That Ledecky didn't break the 400 world record is something of a footnote. Italy's Federica Pellegrini holds the record, 3:59.15, but set that mark at the world championships in Rome in 2009, at the height of the plastic-suit era. To go under four minutes was a signal something truly remarkable was at hand.
That's because the 400 is arguably Ledecky's third-best event -- there being the 800 and the 1500 yet to come here in Barcelona.
With apologies to Brooke Bennett, not since Janet Evans -- and this goes back to the late 1980s and early 1990s -- has women's distance swimming seen anyone quite like Katie Ledecky.
Evans -- who was also a teen-age phenomenon -- said Tuesday by telephone it's obvious Ledecky, who projects quiet humility and decency, has extraordinary confidence. Evans said she had that same confidence at that age as well.
"As an athlete, you know every time and race it's not a question of if you're going to win a medal, it's how much you're going to win a medal by," Evans said. "She has three years to get ready for Rio," meaning the 2016 Summer Games. "It's the greatest sweet spot there is."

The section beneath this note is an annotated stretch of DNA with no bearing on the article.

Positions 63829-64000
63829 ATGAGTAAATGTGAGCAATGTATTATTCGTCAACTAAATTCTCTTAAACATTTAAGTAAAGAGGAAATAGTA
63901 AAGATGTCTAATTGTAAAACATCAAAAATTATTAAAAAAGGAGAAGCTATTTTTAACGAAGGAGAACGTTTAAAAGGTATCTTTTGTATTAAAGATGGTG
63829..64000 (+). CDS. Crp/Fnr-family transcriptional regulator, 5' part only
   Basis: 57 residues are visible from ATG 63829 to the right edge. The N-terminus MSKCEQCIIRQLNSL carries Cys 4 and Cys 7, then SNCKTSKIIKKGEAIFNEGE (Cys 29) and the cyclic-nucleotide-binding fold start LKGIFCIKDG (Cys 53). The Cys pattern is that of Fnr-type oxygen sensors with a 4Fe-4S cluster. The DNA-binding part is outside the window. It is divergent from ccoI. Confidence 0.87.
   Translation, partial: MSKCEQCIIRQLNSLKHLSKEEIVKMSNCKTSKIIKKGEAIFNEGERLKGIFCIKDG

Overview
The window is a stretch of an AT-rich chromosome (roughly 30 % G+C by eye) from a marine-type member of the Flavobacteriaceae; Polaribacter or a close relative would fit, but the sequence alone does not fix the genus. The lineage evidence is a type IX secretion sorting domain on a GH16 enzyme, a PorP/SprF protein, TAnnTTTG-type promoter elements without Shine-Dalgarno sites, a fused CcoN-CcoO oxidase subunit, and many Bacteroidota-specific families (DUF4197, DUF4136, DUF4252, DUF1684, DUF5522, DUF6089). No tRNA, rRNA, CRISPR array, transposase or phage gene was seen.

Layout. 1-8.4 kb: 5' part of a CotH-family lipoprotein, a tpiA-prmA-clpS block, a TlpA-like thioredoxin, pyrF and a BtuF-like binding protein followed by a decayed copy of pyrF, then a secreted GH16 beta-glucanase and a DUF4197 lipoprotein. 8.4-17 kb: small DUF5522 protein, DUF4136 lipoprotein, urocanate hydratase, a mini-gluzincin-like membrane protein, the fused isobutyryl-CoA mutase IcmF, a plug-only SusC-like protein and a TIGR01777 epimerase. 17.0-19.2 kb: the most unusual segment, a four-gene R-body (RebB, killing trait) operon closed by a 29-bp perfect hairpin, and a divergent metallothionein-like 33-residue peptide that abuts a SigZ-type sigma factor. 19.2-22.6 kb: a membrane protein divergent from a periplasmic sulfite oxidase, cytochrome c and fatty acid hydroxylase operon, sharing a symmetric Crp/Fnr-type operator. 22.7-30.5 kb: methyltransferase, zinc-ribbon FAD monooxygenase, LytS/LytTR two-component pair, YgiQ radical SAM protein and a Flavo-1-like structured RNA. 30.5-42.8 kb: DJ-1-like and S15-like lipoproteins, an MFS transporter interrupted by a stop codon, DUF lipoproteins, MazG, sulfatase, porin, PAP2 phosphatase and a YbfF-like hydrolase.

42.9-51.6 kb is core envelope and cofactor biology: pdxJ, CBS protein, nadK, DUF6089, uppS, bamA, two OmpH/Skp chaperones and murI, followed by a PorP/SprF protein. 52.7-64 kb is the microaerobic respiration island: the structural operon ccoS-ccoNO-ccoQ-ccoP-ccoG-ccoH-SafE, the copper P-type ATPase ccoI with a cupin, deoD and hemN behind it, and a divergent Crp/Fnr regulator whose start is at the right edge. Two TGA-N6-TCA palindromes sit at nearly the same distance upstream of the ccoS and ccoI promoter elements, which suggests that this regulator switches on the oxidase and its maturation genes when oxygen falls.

Evans added a moment later, "The hard part about this .. is that she now has a target on her back. I mean that in the most positive way. Great champions deal with that pressure. And she is a great champion. How much faster is she going to get? I mean, it is awesome."
Which is the word for the race that went down. Just -- awesome.
Ledecky and Friis raced, as the authoritative website swimvortex.com would later recite, through swim history:
-- At 100 meters, Ledecky was at 58.75, Friis at 59.15. This was the 100-meter world-record pace in 1971 of Australian Shane Gould.
-- At 200 meters, Ledecky was 66-hundredths of a second ahead. Now they were racing at the 200-meter pace set by East German Kornelia Ender in the mid-1970s.
From 300 to 1200 meters, Ledecky let Friis set the pace. Always, though, Ledecky stayed close.
-- At 400 meters, Friis held a 63-hundredths lead. She turned in 4:05.26. This was at Evans' 400-meter pace in 1987.
-- At 800 meters, Friis was up by just 17-hundredths. She flipped in 8:17.16. Both were now inside British racer Rebecca Adlington's world title pace in 2011.